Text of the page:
As hurricanes hammer the U.S. Gulf Coast and send gas prices soaring, industry watchers anticipate hard times ahead for Detroit, and a sharp acceleration away from gas-guzzling SUVs, which until last year were the auto industry's darling. Instead, marketers are touting fuel efficiency and consumers are beginning to look with new interest at smaller cars and hybrid vehicles.
"It's not a subtle shift," said Todd Turner, president of consultant CarConcepts, noting that the gas pains will be particularly felt by Detroit. General Motors Corp., he said, is particularly dependent on big SUVs and pickups, since the segment is key to its revenue. "GM just spent a good amount of money," he said, redoing new lines coming next year.
Even before Katrina sent gas prices soaring, SUVs were hurting: Sales of full-size SUVs fell 10.7% and mid-size 1.7% in the first eight months of 2005, according to Automotive News. While full-size pickup sales actually rose by 9.1% during the same time to 1.75 million units, experts wrote that off to hefty incentives.
Ad support, too, has taken a nosedive. Last year $762 million was spent advertising the top 10 selling SUVs; for the first half of this year only $307 million was spent. Even if that spending rate is maintained through the end of the year, which now looks unlikely, total spending on the leading gas-guzzlers will fall at least $100 million this year.
The recent $3 per gallon mark was "the psychological level" that has shaken consumers, said Ian Beavis, VP-marketing at Kia Motors America, who reports consumers turning in their gas-guzzlers for smaller cars at Kia dealerships. "Katrina is the meteor that could extinguish some of these dinosaurs," he said.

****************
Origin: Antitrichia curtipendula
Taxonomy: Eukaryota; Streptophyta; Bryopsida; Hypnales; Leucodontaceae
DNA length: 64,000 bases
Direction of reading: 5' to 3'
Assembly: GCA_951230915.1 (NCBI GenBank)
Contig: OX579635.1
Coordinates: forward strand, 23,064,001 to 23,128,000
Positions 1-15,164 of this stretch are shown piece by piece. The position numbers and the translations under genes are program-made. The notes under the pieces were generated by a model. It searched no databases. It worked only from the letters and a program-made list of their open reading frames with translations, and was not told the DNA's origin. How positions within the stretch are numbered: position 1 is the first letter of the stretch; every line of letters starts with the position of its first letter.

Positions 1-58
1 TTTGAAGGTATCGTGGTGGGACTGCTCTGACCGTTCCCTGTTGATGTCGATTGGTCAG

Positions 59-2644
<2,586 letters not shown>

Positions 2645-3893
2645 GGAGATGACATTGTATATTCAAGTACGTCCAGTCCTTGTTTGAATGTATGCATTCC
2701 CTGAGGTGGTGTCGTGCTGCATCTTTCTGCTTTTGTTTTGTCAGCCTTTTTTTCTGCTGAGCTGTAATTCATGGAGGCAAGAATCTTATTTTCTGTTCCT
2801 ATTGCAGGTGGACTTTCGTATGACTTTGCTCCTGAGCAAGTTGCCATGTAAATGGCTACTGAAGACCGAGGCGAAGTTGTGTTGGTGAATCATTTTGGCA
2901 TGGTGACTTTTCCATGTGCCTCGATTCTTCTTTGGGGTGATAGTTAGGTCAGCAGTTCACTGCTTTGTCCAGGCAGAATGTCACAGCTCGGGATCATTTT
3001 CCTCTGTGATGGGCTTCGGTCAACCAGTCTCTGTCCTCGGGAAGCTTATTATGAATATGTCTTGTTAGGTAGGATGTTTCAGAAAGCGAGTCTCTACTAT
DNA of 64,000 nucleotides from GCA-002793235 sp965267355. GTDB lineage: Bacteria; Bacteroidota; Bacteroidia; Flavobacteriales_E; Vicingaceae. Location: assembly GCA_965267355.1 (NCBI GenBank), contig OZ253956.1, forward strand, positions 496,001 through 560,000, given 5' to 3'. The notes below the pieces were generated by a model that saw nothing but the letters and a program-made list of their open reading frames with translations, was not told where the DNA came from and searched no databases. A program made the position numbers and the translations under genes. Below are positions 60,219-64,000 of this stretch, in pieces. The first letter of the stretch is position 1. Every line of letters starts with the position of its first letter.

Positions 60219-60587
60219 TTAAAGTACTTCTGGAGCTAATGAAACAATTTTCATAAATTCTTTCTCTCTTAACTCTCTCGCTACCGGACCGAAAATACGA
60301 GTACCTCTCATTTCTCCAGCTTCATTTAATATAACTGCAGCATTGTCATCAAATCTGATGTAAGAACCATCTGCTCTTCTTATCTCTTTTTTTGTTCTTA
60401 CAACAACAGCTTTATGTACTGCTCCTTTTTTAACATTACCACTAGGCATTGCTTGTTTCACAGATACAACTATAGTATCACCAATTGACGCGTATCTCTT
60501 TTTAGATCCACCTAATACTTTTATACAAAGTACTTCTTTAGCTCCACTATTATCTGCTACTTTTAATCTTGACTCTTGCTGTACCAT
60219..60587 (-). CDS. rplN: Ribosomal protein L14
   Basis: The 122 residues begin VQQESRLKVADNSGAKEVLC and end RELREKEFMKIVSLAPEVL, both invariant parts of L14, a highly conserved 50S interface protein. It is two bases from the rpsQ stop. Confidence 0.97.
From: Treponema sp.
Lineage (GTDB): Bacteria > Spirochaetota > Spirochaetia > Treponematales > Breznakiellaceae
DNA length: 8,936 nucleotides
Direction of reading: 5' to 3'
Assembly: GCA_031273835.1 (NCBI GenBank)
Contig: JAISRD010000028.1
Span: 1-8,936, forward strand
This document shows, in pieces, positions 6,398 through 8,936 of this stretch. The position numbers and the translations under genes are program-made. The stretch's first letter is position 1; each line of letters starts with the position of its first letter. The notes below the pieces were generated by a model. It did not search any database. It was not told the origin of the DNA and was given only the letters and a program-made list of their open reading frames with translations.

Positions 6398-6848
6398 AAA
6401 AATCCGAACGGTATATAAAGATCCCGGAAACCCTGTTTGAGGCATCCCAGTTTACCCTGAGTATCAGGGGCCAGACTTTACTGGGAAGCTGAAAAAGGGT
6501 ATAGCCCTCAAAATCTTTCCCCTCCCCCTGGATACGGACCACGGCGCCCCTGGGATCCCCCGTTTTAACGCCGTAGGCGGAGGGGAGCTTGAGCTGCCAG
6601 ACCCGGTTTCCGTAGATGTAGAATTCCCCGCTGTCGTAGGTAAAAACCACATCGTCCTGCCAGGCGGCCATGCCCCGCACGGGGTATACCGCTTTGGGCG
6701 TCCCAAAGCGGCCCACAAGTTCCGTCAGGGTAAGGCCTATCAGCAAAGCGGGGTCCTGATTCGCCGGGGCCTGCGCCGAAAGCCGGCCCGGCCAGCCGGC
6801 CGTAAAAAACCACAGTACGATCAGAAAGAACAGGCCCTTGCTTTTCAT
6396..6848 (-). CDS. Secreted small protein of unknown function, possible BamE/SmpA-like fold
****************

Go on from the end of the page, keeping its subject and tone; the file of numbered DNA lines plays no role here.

Indeed, sales in that SUV segment are likely to shrink from a million units annually to 750,000, predicts Jim Sanfilippo, exec VP of Omnicom Group's auto consultant AMCI, noting "there's a new sense of concern about gas prices." Art Spinella, president of CNW Marketing Research, anticipates buyers to show a more practical side, moving away from buying SUVs as a fashion statement-he said about 250,000 units are bought for that reason-and instead buying them as a true utility vehicle for towing or families.
Some of the spending has already been moved to tout gas-sippers. A week before Hurricane Katrina hit on Aug. 29, only two auto brands, GM's Saab and Chevrolet, advertised fuel efficiency, according to TNS. But in the first two weeks of September, a total of seven car companies created 18 new ads (across 12 brands) touting gas mileage.
Toyota, Ford's Mercury, Hyundai and GM's Saturn, Pontiac and Buick all dialed up the fuel efficiency message in the first weeks of September, said Jon Swallen, senior VP-research at TNS, though that tack was still being taken by the minority of auto advertisers, he said.
Consumers appear to be listening. For the first time in years, CNW Market Research found in August that fuel economy outranked performance as a reason to buy a new vehicle-46% vs. 39.7%. In June and July, the two why-buys were virtually tied at 43% as very or somewhat important.
Those looking to buy new vehicles are also more open to hybrid-engine vehicles. Mr. Spinella that in the first two weeks of September the auto consultant found more than a third of people it surveyed who intended to buy new vehicles said they would consider a new hybrid car or truck, up from about 10% for the same period in August. The 32,000-plus consumers CNW surveyed this month said they'd be willing to pay $3,000 more for a hybrid than a gas-only model vs. nearly $1,000 more in the August period.